Are you approachable?
Will you allow another individual to talk to you about improving your performance or do you take an immediate defensive position? Clients and supervisors need to communicate and improve outcomes. You are being paid to listen and be approachable. If you can’t swallow your ego and hear what they are saying without a defensive spirit, then dooms day is coming and it’s just around the corner.
Are you attentive to details?
Do you delude yourself into thinking you can keep all the facts in your head and not write anything down?
Most individuals who are not good at details don’t even know it. The truth is all people need to utilize a system for reminders to ensure they can remember the details that are important to others.
The reason most people fail at this is they don’t know they have a problem, since the details they forgot were not important to them. This is a make-or-break issue for your business, whether a consultant or supervisor. Be responsible for what others ask of you.
Are you dedicated?
The world of a produce industry consultant or supervisor can be cutthroat since there is a lot of competition. He who meets the needs of the client or company wins, and that may take working more than someone else every so often.
Very few people are interested in the nickel-and-dime guy who counts every minute on the clock and complains continuously. Clients and companies are looking for the person who gets the job done without all the reminders.
In today’s economy, there are countless people looking for jobs. That attitude will only land you out there with them. Think bigger if you want to succeed. Be different on purpose.
Are you a person of your word?
Are you trustworthy? Take that word apart for a minute — trust and worthy. Are you worthy of being trusted? If you make casual statements like “I will take care of it,” and then you do nothing, you have become untrustworthy.
Trust is built on being a person of your word. If you make a commitment, keep it. Write it down so you don’t forget when committing to return a call. If you can’t be trusted to deliver on the small matters, no one will trust you on the big dealings. Keep your word. Your reputation and advancement depend on it.
Are you teachable?
Every good supervisor can spot potential in the people they oversee. Sometimes that potential is so good the supervisor knows an individual may eventually pass them by. But if you burn one supervisor thinking you know more, the supervisor above him knows it can happen again.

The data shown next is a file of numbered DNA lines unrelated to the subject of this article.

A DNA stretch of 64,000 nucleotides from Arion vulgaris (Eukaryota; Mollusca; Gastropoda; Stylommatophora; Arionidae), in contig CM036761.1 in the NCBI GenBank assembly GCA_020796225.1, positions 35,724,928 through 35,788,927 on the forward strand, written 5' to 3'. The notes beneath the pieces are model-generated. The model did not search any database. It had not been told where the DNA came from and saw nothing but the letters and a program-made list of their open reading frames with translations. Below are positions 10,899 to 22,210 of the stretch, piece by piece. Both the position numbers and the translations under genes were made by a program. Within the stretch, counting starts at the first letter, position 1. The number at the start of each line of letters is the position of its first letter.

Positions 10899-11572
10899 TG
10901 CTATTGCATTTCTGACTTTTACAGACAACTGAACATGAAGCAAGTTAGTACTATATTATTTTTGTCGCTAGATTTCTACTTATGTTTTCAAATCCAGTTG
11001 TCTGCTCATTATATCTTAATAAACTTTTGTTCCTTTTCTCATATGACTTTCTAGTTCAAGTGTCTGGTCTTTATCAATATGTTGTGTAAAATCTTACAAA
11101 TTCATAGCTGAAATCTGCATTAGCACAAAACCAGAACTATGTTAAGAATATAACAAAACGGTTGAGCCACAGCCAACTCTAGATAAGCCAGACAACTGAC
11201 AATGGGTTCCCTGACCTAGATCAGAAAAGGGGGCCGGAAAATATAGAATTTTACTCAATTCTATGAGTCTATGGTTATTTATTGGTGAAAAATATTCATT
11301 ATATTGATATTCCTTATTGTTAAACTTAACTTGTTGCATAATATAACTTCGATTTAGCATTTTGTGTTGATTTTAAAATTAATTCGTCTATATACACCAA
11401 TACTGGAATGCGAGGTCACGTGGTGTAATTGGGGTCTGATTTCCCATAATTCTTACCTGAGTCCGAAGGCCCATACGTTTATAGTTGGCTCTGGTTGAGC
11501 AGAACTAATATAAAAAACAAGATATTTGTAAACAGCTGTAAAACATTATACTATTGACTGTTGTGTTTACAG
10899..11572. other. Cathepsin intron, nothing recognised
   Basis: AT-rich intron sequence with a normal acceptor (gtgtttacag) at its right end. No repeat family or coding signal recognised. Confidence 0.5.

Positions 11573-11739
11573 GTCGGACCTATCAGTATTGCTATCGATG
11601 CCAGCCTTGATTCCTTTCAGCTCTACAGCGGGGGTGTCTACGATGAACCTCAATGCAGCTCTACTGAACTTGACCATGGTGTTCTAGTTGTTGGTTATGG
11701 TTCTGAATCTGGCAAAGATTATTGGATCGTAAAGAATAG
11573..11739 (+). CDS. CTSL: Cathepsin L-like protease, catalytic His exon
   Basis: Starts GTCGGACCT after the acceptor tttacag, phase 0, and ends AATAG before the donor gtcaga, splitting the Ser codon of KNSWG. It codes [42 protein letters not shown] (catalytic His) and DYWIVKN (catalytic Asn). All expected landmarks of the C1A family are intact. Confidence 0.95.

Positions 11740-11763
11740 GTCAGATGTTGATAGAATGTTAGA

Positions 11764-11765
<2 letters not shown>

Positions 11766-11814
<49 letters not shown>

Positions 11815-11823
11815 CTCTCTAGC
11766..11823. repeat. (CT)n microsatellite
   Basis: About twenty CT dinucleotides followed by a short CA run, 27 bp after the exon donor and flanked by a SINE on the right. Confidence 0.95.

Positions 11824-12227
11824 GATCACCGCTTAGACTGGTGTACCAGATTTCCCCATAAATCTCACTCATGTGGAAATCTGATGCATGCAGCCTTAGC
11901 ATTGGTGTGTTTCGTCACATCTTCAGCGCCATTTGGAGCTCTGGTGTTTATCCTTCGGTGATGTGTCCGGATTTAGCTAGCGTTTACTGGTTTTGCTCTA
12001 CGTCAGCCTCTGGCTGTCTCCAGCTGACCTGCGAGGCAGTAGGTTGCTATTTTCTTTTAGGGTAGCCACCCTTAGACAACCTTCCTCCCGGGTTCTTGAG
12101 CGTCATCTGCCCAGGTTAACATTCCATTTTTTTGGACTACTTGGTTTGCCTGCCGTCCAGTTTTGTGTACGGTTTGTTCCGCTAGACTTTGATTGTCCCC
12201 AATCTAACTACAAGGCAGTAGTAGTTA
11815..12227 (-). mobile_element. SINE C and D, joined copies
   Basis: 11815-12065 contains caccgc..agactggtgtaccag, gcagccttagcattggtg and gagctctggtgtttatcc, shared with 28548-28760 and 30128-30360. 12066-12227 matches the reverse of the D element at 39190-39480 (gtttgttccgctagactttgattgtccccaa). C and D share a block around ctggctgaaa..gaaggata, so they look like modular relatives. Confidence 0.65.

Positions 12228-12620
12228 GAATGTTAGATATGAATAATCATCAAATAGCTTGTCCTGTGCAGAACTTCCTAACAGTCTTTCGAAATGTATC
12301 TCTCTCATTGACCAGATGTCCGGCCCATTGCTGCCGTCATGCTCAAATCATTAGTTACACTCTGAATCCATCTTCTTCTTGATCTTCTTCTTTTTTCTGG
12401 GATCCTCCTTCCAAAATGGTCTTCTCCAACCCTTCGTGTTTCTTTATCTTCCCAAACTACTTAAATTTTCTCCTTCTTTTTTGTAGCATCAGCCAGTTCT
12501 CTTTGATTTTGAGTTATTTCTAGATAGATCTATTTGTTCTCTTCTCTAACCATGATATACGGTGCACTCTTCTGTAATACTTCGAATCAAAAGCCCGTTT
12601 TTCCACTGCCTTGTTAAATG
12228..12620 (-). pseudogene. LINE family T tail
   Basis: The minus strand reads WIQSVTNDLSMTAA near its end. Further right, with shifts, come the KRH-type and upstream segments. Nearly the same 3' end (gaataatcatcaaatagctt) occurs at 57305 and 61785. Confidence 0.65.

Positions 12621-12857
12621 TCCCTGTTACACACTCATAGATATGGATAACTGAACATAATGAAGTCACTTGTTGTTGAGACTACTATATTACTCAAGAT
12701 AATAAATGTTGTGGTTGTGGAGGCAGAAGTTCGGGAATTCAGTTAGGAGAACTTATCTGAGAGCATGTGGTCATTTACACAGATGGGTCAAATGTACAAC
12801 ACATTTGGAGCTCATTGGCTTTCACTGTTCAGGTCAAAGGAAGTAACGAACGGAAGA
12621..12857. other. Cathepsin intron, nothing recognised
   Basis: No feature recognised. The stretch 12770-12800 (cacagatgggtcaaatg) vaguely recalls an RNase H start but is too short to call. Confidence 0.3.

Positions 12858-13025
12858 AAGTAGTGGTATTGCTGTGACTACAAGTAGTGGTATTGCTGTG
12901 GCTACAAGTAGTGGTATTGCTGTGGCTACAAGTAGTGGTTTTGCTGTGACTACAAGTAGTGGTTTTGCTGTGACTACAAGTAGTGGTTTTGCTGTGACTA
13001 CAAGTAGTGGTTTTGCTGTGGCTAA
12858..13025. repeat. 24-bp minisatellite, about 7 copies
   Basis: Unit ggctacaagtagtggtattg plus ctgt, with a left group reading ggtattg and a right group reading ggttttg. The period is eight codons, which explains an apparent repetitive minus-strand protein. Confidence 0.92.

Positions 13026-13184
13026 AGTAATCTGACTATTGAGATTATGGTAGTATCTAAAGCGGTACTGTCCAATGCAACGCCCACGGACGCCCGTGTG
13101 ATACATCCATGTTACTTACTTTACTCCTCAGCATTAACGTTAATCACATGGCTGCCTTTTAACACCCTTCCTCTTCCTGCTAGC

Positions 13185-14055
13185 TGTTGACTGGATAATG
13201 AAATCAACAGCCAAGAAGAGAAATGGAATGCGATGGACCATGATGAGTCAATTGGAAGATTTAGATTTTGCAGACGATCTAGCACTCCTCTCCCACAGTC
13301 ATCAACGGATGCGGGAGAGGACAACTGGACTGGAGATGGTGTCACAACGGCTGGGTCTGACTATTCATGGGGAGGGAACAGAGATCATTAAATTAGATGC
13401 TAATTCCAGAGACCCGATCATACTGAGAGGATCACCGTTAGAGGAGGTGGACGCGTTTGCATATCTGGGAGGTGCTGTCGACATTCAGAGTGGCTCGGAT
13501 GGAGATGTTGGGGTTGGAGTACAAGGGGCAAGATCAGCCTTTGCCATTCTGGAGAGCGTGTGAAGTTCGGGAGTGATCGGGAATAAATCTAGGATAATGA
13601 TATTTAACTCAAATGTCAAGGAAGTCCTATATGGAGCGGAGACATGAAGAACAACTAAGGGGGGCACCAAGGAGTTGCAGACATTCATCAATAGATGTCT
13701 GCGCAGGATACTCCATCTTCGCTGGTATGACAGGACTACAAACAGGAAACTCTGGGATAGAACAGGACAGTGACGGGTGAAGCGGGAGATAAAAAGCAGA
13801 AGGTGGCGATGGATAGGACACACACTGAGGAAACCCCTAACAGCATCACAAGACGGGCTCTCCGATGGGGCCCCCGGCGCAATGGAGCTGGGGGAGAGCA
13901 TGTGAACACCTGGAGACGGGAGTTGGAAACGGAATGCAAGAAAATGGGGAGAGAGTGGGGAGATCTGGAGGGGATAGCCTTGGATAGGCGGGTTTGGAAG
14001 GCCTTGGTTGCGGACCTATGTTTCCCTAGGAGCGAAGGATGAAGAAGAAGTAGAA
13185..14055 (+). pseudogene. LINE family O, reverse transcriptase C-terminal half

Potential tends to run in certain pockets, so teamwork and learning in new areas are crucial to company success. You might be great in one area and weak in another. Deliver instead of complain and learn instead of lag. Be a student in every situation by truly listening and learning.
Individuals are free to perform correctly or not. Be the person that others are eager to see walk in a room because you are approachable, attentive, dedicated, trustworthy and a positive team player. You will be noticed and you will succeed! The world awaits.
WASHINGTON — With the latest changes to federal food-safety regulations due out any day, produce industry representatives will be listening closely to Mike Taylor, food safety chief at the Food & Drug Administration, when he speaks at United Fresh Produce Association’s Washington conference.
Some 500 produce industry representatives are signed up to attend the United Fresh Washington Conference, Sept. 8-10, here, and their message to Congress during the two-day visits will be focused on the need for immigration reform and to hold firm on school nutrition. California folks are expected to add the water crisis to the list of must-haves during the visits.
While perhaps not on the congressional agenda for this year, the produce industry will be eagerly awaiting Taylor’s comments on the Food Safety Modernization Act rules that touch on food imports, produce safety and preventive controls, all of which have been sitting at the White House for weeks.